3. Apparatus according to claim 1, wherein said power unit includes means to effect momentary reverse rotation of said rotatable member after forward rotation of the latter is stopped so as to prevent oozing of said substance from said nozzle.
4. Apparatus according to claim 1, wherein said cartridge includes means to prevent rotation of said rotatable member thereof relative to said container when said cartridge is detached from said power unit.
5. Apparatus according to claim 1, wherein said power unit includes control means for said electric motor, said control means including a speed switch and a selector switch having at least one constant speed position for said motor and a variable speed position wherein manipulation of said speed switch effects variations in motor speed.
6. Apparatus for dispensing a substance such as cake icing or the like from a collapsible container having a nozzle thereon comprising:
a hand-holdable power unit including an electric motor;
a cartridge detachably connectable to said power unit, said cartridge including a rotatable member adapted to be rotatably driven by said motor when said cartridge is connected to said power unit; and
means for connecting said container to said rotatable member so that said substance is extruded from said nozzle when said member rotates, said cartridge includes another member rotatably driven by said rotatable member, said container is connectable to said other member, and said other member is a secondary roller larger than said rotatable member.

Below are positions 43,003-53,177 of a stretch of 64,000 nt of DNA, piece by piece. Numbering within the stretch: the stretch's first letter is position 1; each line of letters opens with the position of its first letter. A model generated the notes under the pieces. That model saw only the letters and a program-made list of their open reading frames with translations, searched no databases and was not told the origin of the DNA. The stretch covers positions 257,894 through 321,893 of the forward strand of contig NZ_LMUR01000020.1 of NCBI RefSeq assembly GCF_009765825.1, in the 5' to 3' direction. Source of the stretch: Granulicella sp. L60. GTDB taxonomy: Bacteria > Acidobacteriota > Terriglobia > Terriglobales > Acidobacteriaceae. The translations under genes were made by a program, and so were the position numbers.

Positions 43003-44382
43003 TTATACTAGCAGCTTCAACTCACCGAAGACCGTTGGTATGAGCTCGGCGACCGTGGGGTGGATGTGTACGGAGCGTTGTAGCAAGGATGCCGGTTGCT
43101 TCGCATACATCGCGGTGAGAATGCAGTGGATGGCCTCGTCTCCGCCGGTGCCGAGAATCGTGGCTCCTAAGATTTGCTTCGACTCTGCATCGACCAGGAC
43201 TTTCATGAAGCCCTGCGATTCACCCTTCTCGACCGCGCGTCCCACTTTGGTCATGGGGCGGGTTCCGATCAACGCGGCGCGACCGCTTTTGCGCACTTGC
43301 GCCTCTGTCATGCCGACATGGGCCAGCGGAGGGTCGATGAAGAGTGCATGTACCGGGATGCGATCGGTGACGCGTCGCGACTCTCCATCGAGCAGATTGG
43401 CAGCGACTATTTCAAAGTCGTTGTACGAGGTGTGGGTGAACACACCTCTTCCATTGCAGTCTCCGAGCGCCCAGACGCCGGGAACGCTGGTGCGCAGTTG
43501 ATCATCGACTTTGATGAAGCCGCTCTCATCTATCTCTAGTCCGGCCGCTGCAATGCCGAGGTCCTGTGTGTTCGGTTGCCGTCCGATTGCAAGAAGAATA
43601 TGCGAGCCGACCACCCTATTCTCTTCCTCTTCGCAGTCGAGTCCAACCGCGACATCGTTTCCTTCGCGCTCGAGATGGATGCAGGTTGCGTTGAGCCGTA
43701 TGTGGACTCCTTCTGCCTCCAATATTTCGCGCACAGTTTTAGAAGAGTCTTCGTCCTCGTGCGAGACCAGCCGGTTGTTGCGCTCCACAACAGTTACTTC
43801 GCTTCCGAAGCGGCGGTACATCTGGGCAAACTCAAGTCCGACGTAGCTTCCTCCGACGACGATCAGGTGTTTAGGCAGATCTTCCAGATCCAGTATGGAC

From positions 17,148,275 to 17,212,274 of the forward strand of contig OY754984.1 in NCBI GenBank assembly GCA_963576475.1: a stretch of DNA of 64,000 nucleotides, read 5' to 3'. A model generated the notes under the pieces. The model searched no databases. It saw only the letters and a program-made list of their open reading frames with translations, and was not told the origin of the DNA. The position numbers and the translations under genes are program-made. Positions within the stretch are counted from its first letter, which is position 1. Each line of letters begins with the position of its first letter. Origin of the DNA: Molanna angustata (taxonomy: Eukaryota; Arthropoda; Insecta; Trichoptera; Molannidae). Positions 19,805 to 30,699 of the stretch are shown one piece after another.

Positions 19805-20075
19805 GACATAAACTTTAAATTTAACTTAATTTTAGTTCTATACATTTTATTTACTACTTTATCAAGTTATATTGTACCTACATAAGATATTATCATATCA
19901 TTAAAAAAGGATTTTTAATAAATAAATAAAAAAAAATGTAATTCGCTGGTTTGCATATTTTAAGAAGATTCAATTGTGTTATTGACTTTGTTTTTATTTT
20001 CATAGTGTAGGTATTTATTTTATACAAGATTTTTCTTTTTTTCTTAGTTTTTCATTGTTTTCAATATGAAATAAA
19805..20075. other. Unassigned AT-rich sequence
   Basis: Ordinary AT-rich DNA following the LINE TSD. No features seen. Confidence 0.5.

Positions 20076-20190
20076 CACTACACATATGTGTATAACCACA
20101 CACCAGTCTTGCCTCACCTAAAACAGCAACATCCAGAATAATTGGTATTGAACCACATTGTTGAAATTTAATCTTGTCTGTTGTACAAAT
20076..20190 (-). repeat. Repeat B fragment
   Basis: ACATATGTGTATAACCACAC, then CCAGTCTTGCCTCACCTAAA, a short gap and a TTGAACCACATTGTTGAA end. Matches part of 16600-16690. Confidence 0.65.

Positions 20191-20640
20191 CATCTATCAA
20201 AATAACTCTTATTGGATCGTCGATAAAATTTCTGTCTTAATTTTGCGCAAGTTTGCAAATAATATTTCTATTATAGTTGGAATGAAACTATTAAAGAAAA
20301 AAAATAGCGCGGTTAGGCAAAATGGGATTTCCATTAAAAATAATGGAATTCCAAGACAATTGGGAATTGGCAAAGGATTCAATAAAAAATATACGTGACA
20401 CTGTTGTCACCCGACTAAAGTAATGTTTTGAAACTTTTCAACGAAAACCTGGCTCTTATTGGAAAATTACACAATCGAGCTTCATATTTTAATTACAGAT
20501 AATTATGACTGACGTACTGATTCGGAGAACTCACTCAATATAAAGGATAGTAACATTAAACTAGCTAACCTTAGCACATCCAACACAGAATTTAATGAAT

7. Apparatus according to claim 6, further comprising manually operable means for varying the speed of rotation of said rotatable member to thereby vary the rate of extrusion of said substance from said nozzle.
8. Apparatus according to claim 6, wherein said power unit includes means to effect momentary reverse rotation of said rotatable member after forward rotation of the latter is stopped so as to prevent oozing of said substance from said nozzle.
9. Apparatus according to claim 6, wherein said cartridge includes means to prevent rotation of said rotatable member thereof relative to said container when said cartridge is detached from said power unit.
10. Apparatus according to claim 6, wherein said power unit includes control means for said electric motor, said conftrol means including a speed switch and a selector switch having at least one constant speed position for said motor and a variable speed position wherein manipulation of said speed switch effects variations in motor speed.
11. Apparatus for dispensing a substance such as cake icing or the like from a collapsible container having a nozzle thereon comprising: